Lenses used to shoot Manos Sucias included three Canon Cinema prime lenses (the CN-E24mm T1.5 LF, CN-E50mm T1.3 LF, and the CN-E85mm T1.3 LF) and four Canon EF-series zoom lenses (the EF-S 10-22mm f/3.5-4.5 USM, EF-S 17-55mm f/2.8 IS USM, EF 70-200mm f/2.8L IS II USM and the EF 100-400mm f/4.5-5.6L IS USM).
“The really great thing about using the EF lens mount version of the Canon EOS C300 Cinema camera is that we were able to use the Canon still-photo lenses we already had and were comfortable with,” Blanco said. “Canon glass has a long tradition for beautiful photography both in the way it articulates color and in its sharpness. I also like the Canon Cinema lenses because they are comfortable to use, versatile for filmmaking, and super-fast; they opened past T2, which allowed us to have super shallow depth-of-field to maintain a cinema kind of look. They also enabled us to maintain the same image quality we always had from our Canon L-series glass. Pulling focus, for example, was much more intuitive with the clearly engraved footage marks on the lens barrels. The gearing on those Canon Cinema prime lenses is also great because it allowed us to attach the Preston wireless focus-pulling unit for those times when I was either running or too far away from our first AC for him to pull focus.”
“Joe and I developed a naturalistic look for Manos Sucias, but we also wanted to make bold, aesthetic choices for certain sections of it, building different visual motifs,” Blanco said. “Some of these were wide tracking shots from behind our performers, allowing us to immerse the audience into their world. As much as we all love a shallow depth-of-field, I also wanted to show – and Joe wanted to develop – the unique ‘world’ of Buenaventura, Colombia. We used the 24mm Canon Cinema prime a lot behind our performers as they reluctantly became immersed in the smuggling scheme. I tracked the performers through the jungle and through the city, and the gearing on the Canon Cinema prime let us use the wireless focus-pulling unit.”
“The Canon EF still-photo lenses were also great for getting some very specific looks,” Blanco continued. “The EF-S 10-22mm ultra-wide zoom gave us a bold look comparable to what we would have gotten with a particular third-party cine lens that would have been very cost-ineffective. On the other end of that was the EF 100-400mm telephoto zoom, which came in handy when we were on a boat shooting our performers in the other boat many yards away.”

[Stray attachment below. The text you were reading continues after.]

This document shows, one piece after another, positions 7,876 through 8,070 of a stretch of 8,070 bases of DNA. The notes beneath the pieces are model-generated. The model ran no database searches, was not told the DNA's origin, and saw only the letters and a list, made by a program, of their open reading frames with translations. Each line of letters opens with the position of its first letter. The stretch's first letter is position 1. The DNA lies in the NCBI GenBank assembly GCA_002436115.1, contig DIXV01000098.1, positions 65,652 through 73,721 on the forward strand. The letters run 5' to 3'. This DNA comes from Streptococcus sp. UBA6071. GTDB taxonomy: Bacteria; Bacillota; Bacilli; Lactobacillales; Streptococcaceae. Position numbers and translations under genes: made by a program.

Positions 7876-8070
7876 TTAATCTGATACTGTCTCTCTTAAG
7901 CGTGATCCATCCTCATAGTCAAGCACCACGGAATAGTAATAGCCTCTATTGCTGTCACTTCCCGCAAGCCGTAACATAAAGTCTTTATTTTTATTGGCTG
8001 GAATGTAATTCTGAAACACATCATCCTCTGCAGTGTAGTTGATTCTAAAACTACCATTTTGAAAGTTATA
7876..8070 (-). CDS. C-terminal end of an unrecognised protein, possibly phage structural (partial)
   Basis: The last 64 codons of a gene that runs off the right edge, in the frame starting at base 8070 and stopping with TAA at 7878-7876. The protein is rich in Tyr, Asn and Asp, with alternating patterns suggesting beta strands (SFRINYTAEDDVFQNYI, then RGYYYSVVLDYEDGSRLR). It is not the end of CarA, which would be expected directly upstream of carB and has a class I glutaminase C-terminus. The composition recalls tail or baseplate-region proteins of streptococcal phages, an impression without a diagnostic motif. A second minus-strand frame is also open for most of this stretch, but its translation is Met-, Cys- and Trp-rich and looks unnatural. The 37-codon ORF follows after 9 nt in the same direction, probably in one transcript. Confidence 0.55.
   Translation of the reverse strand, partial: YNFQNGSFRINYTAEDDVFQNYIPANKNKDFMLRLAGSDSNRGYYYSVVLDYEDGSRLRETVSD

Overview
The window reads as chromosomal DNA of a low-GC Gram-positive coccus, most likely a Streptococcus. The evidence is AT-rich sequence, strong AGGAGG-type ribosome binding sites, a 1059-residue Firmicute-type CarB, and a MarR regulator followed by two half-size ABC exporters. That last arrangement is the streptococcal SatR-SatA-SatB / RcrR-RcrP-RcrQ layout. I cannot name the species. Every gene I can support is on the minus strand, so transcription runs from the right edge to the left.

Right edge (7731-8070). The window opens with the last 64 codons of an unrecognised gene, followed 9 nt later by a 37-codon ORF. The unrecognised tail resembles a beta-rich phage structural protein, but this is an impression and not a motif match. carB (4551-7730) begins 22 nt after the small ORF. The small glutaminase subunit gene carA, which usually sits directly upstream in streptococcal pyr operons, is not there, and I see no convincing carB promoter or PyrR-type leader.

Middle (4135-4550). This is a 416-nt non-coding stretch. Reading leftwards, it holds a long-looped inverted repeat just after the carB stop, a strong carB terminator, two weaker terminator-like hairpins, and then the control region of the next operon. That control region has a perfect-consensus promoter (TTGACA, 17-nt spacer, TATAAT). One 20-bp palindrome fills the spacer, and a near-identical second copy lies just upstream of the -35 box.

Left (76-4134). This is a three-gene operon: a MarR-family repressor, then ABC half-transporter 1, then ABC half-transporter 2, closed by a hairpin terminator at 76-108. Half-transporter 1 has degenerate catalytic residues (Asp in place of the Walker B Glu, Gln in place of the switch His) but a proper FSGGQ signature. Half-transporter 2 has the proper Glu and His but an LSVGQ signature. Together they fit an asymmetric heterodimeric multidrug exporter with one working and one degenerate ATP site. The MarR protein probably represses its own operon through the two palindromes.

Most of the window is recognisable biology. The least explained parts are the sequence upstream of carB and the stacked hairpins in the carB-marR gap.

Yet another advantage of three of the Canon EF-series zoom lenses Blanco and Wladyka used on board boats in Buenaventura harbor was their built-in Canon Image Stabilizer technology. “They are all stabilized optically inside the lens barrel, which is different than trying to steady the image after it’s captured,” Blanco noted. “The Image Stabilizer in the lenses really helped keep our footage steady.”
“We needed every bit of support we could get to green light Manos Sucias. The generous grant from Canon that our producers Elena Greenlee and Márcia Nunes accessed through Film Independent went a long way to getting this story on the screen,” Wladyka concluded. “Joe had been there first and learned about conditions from the local community, which inspired our script. The hospitality and generosity of the people in the area ultimately allowed Manos Sucias to be made. They want the world to know their story, and the Canon EOS C300 Cinema camera and Canon lenses gave us the low profile and versatility we needed to do that.”